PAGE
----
TCK: Where are you From?


Knowing where you are from is part of your self identity.  It is also the way others can form initial impressions and gain an understanding to who you are upon your meeting.  For many this is an easy, quick to answer question that requires no premeditated thought. For some it may take a little time as they have moved around, but upon further investigation will find they have a ‘family’ home through their family relations. Then in walks the Third Culture Kid (TCK) who may love or loathe this question for there is no real simple answer. Do you want the short version or the long version? How many more questions will you ask depending on the answer I give? How will you label me if I bring up certain places? Will you stop listening when my answer goes past two words?

I became a TCK because I grew up in a US military family that moved around military bases overseas. Not all my peers had the same extreme nomadic lifestyle that I did growing up.  They may have spent two years or maybe six abroad but returned ‘home’ to a semi stable lifestyle stateside.  I on the other hand have lived some places for a few months up to a few years (though never more than three) over and over again. If I were to go off the typical reasoning for being ‘from’ somewhere I would be without a country/city/state/province/town to hold as my own. As a TCK I hold each significant place that I have spent time in as a part of who I am.  Perhaps I only lived in that place for 3 years but it has now become one of my ‘homes’.  I am a citizen of the world and I am proud of all the stamps in every passport I have.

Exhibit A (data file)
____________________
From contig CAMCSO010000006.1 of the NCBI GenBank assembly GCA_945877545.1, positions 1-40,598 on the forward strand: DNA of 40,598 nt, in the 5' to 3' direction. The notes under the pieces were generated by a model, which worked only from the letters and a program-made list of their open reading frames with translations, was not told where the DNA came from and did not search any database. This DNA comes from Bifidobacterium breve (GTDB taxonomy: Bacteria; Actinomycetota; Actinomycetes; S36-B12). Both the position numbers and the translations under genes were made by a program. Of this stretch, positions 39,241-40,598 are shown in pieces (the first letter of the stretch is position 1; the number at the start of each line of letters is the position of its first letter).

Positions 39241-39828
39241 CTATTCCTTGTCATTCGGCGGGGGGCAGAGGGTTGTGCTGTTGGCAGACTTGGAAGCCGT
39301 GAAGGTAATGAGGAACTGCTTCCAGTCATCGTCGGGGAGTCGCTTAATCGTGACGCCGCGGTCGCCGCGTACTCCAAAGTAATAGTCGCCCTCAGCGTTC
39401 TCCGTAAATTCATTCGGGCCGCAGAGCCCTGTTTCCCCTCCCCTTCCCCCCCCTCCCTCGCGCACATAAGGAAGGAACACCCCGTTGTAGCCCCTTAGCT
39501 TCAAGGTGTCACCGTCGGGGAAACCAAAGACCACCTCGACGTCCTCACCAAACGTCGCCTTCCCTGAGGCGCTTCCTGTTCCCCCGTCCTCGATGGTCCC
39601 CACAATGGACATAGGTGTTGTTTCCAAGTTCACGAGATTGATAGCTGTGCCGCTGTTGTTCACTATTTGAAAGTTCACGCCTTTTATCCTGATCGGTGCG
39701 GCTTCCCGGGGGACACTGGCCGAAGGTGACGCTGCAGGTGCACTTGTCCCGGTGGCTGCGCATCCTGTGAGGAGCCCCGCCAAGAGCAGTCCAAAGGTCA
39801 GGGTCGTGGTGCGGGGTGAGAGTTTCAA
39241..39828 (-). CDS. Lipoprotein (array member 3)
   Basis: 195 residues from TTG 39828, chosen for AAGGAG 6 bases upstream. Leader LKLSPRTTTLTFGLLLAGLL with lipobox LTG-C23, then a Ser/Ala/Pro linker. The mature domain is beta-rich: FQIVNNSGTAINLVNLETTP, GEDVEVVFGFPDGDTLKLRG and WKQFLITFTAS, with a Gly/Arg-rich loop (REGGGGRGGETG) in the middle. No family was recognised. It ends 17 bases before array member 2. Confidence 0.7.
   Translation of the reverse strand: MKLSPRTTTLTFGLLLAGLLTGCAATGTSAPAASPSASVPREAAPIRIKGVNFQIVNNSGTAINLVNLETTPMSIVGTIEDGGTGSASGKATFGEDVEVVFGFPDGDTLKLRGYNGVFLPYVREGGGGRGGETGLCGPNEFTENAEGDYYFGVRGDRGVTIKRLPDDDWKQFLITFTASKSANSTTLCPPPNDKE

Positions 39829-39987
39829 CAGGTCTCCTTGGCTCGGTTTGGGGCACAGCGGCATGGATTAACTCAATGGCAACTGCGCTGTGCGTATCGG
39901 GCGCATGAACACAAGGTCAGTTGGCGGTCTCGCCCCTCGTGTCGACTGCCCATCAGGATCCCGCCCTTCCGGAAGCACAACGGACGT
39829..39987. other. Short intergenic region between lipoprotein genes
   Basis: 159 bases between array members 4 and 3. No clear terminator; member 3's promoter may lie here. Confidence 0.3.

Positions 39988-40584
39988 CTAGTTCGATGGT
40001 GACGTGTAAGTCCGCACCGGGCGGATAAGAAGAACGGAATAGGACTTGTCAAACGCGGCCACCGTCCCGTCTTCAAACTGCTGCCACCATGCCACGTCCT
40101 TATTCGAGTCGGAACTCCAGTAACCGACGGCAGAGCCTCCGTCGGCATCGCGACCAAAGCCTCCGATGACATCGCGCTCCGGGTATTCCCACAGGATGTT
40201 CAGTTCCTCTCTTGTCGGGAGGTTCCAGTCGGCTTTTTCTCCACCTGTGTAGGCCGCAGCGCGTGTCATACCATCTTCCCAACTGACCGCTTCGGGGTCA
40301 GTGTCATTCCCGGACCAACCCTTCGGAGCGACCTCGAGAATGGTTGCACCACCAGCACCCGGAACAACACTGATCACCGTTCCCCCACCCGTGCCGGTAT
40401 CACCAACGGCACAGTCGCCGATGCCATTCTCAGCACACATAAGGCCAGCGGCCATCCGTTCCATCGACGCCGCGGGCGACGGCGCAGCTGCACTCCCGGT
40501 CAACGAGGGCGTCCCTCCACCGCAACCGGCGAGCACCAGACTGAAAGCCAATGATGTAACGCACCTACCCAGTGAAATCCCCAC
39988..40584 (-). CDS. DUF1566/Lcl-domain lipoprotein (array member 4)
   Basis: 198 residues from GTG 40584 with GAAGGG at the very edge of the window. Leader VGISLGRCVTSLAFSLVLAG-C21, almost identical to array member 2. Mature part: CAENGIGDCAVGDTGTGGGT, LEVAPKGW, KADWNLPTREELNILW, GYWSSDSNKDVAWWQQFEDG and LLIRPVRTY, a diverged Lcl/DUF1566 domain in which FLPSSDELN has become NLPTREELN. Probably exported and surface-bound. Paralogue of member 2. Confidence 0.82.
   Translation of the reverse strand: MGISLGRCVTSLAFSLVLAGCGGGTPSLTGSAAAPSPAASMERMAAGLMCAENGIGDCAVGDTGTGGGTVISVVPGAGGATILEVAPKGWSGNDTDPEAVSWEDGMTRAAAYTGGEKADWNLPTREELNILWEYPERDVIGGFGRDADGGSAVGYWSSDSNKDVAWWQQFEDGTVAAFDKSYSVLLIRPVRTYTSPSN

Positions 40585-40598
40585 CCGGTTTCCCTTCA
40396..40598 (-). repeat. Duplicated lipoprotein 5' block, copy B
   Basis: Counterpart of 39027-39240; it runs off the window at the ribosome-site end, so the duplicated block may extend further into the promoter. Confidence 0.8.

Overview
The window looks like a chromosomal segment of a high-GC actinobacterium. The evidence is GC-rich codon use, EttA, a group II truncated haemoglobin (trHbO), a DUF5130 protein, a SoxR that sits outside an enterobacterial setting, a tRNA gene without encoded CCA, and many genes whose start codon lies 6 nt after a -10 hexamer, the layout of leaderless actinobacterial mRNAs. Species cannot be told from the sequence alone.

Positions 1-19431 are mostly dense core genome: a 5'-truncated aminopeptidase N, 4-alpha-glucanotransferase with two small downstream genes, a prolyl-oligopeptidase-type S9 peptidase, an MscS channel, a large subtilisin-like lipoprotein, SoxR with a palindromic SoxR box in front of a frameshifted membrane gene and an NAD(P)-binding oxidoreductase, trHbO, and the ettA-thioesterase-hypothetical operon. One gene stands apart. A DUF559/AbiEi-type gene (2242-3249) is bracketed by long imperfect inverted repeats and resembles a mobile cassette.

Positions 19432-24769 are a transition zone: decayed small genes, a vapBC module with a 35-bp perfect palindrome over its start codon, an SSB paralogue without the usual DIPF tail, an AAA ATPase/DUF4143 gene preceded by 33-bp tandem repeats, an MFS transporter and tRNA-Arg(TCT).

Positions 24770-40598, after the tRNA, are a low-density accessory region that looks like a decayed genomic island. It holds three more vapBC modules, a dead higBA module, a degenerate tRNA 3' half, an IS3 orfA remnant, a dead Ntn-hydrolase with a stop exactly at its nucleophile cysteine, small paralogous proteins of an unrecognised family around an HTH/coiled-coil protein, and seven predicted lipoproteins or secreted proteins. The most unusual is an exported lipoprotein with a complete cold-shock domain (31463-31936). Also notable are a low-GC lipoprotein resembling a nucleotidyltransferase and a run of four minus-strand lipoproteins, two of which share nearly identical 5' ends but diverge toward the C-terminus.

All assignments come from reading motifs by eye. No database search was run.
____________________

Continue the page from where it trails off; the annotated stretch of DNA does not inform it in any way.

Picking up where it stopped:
Where are from in the US?
Technically I am not. I was born in England during my father’s second tour (out of three) with the US Air Force.  I moved to the states at seventeen after growing up across military bases in Europe. I spent the next eleven and a half years spending several months to a few years living in various parts of the United States, including three summers abroad to Italy, Australia, and Thailand.

Alright but where is your family from in the US?
My dad was from Newark, New Jersey. He left at 17 to go to the USAF Academy and moved frequently for his work until he retired in Arizona. He is survived by a younger brother but I have probably only been to NJ less than ten times in my entire life. My mum had a nomadic life within the US as a church planting kid and I never knew her extended family either. While we have relations in the US, there is no grand family home to return to for the holidays.